Lesson: Similie Comparisons
Objective: Students will be able to identify a simile as a comparison of two words and identify whether the comparison is a good comparison or a bad comparison.
Do-Now: Think of something that means something to you. Write down three things you can compare it to and three things you can’t compare it to.
Connection: Every day we compare things in our life, we may compare how we feel to someone else, or how someone else treats us, but with our words and vocabulary we can actually compare two words by writing a simile. When we write a simile we are adding an element of literary terms that compare two unlike things. We also are enhancing our writing by adding similies because we are usally giving the reader something to relate it to that hasn't been usually compared with.
Teach: Define what a simile is.
Give examples of similes, use the links of similes to show examples.
Write a few similies with the students you can have them describe different things in their classroom. Make sure they understand the concept as to why people use similies.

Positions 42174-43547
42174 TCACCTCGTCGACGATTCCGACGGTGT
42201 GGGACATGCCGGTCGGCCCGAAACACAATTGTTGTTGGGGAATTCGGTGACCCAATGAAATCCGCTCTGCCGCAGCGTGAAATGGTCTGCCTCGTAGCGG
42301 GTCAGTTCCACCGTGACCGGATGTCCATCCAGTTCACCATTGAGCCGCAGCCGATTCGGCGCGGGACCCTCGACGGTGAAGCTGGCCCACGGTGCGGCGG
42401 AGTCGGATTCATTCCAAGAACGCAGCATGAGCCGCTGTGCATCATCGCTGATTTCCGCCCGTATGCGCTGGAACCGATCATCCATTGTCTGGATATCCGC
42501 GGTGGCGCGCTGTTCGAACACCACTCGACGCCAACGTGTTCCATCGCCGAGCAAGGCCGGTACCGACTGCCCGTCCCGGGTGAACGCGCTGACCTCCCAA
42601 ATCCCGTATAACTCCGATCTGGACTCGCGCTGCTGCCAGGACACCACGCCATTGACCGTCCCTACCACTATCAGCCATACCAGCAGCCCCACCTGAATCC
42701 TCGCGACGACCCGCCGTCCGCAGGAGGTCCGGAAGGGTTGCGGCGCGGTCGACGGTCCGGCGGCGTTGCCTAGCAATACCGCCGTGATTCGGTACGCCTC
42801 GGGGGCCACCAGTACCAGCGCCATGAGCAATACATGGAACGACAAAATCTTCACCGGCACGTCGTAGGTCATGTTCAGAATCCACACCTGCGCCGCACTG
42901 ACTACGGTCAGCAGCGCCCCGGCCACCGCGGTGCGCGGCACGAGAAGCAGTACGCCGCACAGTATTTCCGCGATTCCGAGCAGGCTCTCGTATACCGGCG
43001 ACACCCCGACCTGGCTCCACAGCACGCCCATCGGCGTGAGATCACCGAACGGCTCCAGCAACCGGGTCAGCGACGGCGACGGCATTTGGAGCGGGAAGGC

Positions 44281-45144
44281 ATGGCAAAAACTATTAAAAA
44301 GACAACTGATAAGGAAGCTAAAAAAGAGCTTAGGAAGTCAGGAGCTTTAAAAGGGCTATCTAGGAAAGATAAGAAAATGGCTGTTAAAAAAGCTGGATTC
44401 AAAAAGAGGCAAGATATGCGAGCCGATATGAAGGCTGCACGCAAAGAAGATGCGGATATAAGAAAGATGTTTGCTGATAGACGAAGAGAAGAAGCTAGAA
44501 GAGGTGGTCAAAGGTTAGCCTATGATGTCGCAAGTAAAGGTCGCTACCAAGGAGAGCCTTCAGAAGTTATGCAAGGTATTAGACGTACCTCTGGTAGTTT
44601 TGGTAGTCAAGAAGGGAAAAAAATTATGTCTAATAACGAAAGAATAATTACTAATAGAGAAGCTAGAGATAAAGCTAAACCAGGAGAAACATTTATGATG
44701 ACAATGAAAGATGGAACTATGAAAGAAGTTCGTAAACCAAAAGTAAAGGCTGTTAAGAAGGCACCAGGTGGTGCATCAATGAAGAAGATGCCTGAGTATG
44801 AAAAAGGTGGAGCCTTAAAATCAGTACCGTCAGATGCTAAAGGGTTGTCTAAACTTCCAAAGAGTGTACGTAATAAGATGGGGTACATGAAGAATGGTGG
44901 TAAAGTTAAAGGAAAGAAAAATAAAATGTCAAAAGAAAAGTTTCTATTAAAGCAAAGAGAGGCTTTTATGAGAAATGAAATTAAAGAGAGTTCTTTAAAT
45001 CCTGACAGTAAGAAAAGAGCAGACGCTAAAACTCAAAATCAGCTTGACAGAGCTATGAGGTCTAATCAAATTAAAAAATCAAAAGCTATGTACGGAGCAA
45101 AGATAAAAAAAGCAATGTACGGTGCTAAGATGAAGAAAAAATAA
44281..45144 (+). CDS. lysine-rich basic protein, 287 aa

Model: how you can find a simile and then judge whether it is a good simile or a bad simile. We want to make sure that students are able to differentiate what they are comparing to.
Show how you can pull out the two things that are being compared. Write them in a sheet that looks like the sheet the students will do in independent work.
Independent Work: Give the students a list of similes and have them fill out the review chart.
Students can then write similes of their own
Or find places in their poems to insert similes
Students will write similies and then identify what they are comparing to.
|I can review similes to determine their comparisons||